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On Jan. 31, Rep. John Mica (R-FL), chairman of the House of Representatives Transportation and Infrastructure Committee, officially introduced a major transportation reauthorization bill. The overall plan for the bill includes proposals to open the Atlantic and Pacific coasts as well as the pristine Arctic National Wildlife Refuge to drilling, and to open landscapes in Colorado, Utah and Wyoming to oil shale extraction. At the same time, it cuts all funding for biking and walking safety and cripples environmental review for transportation projects. On top of this, Speaker of the House John Boehner (R-OH) has said that he would attach approval of the Keystone XL tar sands pipeline to this bill if it were not otherwise immediately approved. John Cross, federal transportation advocate with Environment America, issued the following response:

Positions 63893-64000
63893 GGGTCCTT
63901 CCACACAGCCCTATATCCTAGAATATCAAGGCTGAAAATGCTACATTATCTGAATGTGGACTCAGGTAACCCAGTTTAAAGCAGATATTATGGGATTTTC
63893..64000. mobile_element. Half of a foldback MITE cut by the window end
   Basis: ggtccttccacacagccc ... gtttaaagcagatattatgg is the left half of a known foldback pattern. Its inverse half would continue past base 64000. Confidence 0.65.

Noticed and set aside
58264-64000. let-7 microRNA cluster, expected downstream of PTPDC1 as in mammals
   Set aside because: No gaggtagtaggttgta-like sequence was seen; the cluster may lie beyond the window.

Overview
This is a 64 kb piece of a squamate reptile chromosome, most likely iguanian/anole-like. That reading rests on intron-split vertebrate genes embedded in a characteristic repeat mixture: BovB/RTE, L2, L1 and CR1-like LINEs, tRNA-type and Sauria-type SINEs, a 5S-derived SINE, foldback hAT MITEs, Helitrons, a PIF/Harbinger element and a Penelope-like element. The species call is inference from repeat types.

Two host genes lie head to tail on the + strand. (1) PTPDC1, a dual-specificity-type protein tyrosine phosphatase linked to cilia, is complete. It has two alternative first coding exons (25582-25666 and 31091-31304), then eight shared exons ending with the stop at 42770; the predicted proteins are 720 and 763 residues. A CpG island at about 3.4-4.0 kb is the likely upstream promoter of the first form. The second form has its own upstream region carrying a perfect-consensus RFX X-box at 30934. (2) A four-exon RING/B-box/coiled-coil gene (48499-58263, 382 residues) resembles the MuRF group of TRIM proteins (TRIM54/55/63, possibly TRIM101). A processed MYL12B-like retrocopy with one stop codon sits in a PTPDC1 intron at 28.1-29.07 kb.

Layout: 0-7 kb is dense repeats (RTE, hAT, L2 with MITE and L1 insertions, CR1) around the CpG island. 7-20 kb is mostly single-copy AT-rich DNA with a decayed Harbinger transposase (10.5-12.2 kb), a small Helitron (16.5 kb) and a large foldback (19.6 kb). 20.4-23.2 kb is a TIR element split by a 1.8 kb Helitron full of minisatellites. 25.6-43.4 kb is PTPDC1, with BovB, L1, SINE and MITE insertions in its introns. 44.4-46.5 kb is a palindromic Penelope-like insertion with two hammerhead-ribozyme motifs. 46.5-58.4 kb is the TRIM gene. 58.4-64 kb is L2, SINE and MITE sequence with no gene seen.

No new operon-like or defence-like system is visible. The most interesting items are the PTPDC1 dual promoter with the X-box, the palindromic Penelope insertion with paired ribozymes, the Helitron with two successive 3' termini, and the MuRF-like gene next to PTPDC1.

“Transportation is responsible for one-third of our global warming pollution and two-thirds of our dangerous dependence on oil, but it doesn’t have to be this way—we can invest in clean, efficient travel choices such as public transit that will move our nation away from oil and toward a brighter, healthier future. These projects, such as expanded and improved bus and rail systems as well as biking and walking pathways, give commuters the chance to escape our heavily congested highways and choose smarter, cleaner transportation options that clean up our air and get our nation off oil.
“The bill introduced by Rep. Mica today in the House of Representatives drives us down to the dead end of too many oil spills, too much air pollution, and destroying the places we love. It reads like a wish list for Big Oil, including:
- Deepening our oil dependence—slashing programs for biking and walking safety, while continuing to underfund transit